“You will be a mocker at the cross.”
I was a little shocked at this declaration from the director. I was performing in the Easter play our school’s music department put on every year. I’m not sure any of us were prepared for that first rehearsal. I remember looking at those chosen to be mourners at the cross. They were huddled together getting into character, crying and telling each other that their Messiah was wrongly accused. I saw the actress playing Mary, Jesus’ mother, standing alone watching the stage as they prepped the actor playing Jesus for the crucifixion. As I began preparing with the other mockers, everything we said felt wrong, but we needed to get into character if we wanted to make the scene feel real to the audience. “He lied to us. He told us He was the Son of God! Now look at Him, He is being humiliated—crucified between two common thieves! We left our families for Him. He tricked us with demonic magic! He is not the Messiah! He is an imposter! He can’t save us from Rome!”
It was time to go on stage. As they opened the curtain, they raised the actor up on the cross and fake blood poured and splattered the floor. It was controlled chaos. The mourners cried. The mockers walked around yelling terrible things to Jesus and His followers, pretending to spit at them. The scene only took a few minutes and ended with Jesus crying out, “It is finished!” The lights cut out and we ran from the stage.
A Mocker’s Reality
Up until this point whenever I read the crucifixion account, I never identified with the mockers or those who denied Jesus and yelled for Pontius Pilate to crucify Him. I always imagined myself among the faithful mourners crying near my dying Messiah. But let’s be real, there were very few of them and the majority wanted Jesus to die. The mourners were risking their lives to be near their Messiah at this time. But the mockers—those that laid palms down and cried, “Hosanna!” as Jesus rode into the city of Jerusalem just days before—they were angry. Angry that the man they hoped was the Messiah they had read about in their Scriptures was not who He said He was. He was not plotting to overtake Rome but instead asking them to look inside their hearts at their own sin.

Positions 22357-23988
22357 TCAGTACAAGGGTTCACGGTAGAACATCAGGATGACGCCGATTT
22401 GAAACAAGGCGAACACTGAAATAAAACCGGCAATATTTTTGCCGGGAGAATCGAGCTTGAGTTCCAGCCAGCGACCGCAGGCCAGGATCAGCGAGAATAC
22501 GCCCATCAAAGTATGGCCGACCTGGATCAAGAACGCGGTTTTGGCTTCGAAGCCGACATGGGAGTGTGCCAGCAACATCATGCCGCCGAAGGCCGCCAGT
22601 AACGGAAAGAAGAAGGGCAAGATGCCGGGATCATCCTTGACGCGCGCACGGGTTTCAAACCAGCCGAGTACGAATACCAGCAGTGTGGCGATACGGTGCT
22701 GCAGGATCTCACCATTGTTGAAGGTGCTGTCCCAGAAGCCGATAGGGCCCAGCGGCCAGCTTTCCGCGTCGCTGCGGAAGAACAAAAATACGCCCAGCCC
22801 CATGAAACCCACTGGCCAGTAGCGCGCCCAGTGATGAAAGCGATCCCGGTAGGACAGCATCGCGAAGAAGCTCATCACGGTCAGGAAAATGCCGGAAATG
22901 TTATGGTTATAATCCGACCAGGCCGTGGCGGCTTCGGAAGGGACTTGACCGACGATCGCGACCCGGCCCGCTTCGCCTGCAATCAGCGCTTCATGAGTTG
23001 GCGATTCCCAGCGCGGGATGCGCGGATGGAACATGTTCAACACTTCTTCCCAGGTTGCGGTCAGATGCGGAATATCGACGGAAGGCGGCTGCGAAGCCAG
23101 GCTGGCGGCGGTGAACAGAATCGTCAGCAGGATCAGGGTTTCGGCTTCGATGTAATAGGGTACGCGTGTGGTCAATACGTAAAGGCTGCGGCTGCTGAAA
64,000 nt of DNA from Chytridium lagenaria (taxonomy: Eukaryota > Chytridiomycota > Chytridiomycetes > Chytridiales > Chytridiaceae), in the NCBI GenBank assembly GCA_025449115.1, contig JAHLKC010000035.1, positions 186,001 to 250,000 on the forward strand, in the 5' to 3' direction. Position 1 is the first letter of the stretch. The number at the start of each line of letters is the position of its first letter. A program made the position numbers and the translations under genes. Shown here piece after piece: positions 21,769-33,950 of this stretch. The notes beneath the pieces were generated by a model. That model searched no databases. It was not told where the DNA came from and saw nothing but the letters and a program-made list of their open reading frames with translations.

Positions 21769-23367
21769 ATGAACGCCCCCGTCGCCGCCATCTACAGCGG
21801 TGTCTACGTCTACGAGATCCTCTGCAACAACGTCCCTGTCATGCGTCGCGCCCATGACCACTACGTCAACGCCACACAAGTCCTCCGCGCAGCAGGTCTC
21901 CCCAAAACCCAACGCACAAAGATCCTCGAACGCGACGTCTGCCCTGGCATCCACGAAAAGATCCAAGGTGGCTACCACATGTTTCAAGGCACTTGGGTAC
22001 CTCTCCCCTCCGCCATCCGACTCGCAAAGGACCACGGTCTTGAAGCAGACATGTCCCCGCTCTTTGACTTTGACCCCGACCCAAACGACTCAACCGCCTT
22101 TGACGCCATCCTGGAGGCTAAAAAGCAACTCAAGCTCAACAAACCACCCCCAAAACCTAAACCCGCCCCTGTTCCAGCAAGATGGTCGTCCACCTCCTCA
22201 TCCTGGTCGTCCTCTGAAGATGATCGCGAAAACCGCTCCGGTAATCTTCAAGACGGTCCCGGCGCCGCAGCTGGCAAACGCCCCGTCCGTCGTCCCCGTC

Yes, many rejected Him, but I’m humbled because it was that rejection that led to the gospel coming to me, a Gentile.
As I get older and more aware of my depravity, it is easier to put myself in the mockers’ shoes. Yes, there were the religious leaders who were poking the crowd in order to expedite Jesus’ death, but many of those mockers were followers of Jesus only a few short days before. Looking now, 2,000 years later with the entirety of the Scriptures before me, I see plainly that the prophets were speaking of the Messiah coming twice. The first time would be as our Passover lamb, dying for the sins of man; the second will be to right the wrong in this world.
Jesus, the Son of God came humbly to Earth and was born in a stinky stable in the town of King David. He grew up in the tiny town of Nazareth, a simple carpenter’s son. He lived quietly for 30 years and then when the time was right, He revealed who He was. And if I had known little Jesus—the good son of Mary and Joseph—was now proclaiming that He was the one the prophets spoke of all those years ago, then I too would have been skeptical. “He came to His own and His own people did not receive Him” (John 1:11). I get it, that’s a hard sell.
A Message to the Church
Throughout church history, it saddens me that many saw this rejection as the Jewish people’s fault. I cringe when I read how many call them, “Christ-killers.” He laid down His life; Jesus willingly went to the cross (John 10:17-18). Yes, many rejected Him, but I’m humbled because it was that rejection that led to the gospel coming to me, a Gentile. The apostle Paul says in Romans 11:11-12, “Rather through their [Israel’s] trespass salvation has come to the Gentiles, so as to make Israel jealous. Now if their trespass means riches for the world, and if their failure means riches for the Gentiles, how much more will their full inclusion mean!”
Oh church! Do you see? We were brought the Good News of the Messiah because He was rejected by His own! Do you feel the weight of that reality? We now have a relationship so sweet and intimate with our Maker that it makes those who do not jealous. May we invite those who long for our peace to accept Jesus as their Messiah.
As we celebrate Jesus’s death, burial, and resurrection this weekend, let us remember we were all mockers of Jesus and He rescued us. Let’s celebrate this Good Friday with rejoicing and singing because it was and still is a Good Friday!
Thank you, Jesus, our Messiah.